Thomas Lentz, the Elizabeth and John Moors Cabot Director of the Harvard Art Museums, has been at the helm of the university museum’s latest major expansion since plans began in 2008. Six years later, he is finally ready to see his efforts come to fruition.
“This project was much more than a building project,” Lentz says. “We took everything apart here—physically, structurally, operationally, conceptually—and put it back together again with a different operating model.” Lentz commissioned the addition, designed by architect Renzo Piano, to connect all the Harvard Art Museums—the Fogg, Busch-Reisinger and Arthur M. Sackler museums.
“This museum has always been built on certain core principles,” Lentz explains, “and one them is the power and value of close, sustained looking and thinking about works of art. We wanted there to be plenty of room to breathe, not just for the works of art, but also for the people interacting with works of art.”
The Calderwood Courtyard—a glass-enclosed, naturally lit space reminiscent of an Italian piazza—acts as the hub of the facility, and the Art Study Center—where students, faculty and members of the public can request a work of art to study—offers a different kind of viewing experience. Visitors are encouraged to plan ahead and schedule an appointment for close examination of works not always on display.
“We have one of the biggest and best collections in the country,” Lentz says proudly. The Harvard Art Museums recently received the Feinberg Collection, a major gift of important Japanese art, and selections will be on display along with the museums’ early Chinese Buddhist sculpture, ancient Chinese jade and German Expressionist and Bauhaus works. With the new addition, a fresh emphasis will be placed on modern and contemporary art, yet the vast majority of the collection remains historical in nature.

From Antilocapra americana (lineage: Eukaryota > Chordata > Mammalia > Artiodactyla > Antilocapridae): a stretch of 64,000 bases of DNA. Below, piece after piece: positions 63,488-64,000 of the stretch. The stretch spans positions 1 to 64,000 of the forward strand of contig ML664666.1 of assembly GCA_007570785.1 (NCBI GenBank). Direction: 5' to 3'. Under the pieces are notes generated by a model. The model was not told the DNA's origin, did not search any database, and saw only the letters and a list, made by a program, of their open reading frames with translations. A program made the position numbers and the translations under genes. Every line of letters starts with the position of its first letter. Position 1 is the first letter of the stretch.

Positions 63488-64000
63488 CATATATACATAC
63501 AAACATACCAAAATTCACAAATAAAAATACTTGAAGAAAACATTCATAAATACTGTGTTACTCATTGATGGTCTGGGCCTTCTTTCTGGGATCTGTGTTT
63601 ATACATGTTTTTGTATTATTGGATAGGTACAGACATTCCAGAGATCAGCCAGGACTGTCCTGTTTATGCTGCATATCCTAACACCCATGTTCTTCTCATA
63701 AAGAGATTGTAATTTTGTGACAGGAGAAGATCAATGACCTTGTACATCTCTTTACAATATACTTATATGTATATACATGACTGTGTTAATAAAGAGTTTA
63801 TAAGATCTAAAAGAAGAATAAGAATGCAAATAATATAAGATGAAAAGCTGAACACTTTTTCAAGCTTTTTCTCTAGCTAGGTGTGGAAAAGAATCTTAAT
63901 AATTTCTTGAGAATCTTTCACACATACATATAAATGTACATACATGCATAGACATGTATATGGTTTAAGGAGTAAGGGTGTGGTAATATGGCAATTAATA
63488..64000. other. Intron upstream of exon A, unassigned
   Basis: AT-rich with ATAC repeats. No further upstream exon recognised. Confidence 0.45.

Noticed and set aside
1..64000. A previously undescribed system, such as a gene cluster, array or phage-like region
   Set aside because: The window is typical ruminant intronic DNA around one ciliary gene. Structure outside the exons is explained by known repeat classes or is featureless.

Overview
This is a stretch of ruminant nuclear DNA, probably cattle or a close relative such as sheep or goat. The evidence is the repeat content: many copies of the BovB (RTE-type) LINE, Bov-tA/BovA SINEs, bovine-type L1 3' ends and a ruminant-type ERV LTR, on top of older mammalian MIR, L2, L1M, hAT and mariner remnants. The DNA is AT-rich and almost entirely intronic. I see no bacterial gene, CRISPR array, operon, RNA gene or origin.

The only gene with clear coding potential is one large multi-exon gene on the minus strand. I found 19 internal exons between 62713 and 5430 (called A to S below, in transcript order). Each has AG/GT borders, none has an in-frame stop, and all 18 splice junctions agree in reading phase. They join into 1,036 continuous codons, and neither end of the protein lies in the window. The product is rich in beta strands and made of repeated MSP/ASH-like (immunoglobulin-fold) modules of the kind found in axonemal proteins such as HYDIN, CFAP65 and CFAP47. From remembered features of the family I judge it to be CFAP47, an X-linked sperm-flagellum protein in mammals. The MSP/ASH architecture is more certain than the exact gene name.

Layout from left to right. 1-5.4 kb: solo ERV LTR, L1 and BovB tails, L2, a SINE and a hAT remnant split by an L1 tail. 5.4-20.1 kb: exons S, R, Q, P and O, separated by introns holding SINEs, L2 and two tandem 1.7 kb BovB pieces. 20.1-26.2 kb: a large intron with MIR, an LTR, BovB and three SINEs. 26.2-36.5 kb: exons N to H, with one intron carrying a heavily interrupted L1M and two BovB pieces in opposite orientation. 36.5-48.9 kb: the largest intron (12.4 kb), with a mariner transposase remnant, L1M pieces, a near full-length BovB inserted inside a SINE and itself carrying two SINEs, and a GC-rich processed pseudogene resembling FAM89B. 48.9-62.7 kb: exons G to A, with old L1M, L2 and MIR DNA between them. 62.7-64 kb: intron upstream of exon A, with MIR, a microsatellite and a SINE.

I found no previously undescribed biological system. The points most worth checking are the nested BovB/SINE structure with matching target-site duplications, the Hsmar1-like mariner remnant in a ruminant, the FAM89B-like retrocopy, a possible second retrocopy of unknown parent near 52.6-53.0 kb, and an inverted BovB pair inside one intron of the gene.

What does Lentz see as the museum’s greatest strength? “You just asked me an impossible question,” he says. “My long ago field is Islamic art, and some of the Persian paintings on display will always have a great resonance with me.” He is also partial to a working collection of Bernini’s clay models, which experts know were sculpted in a natural-light setting. They’re fittingly on display in a light-filled gallery and Lentz sees them as a “revelation” for visitors.
Lentz’s wish for the re-opening? “We hope when people walk in, they’ll recognize [the Harvard Art Museums] as the old museum, but see that it’s different and better.”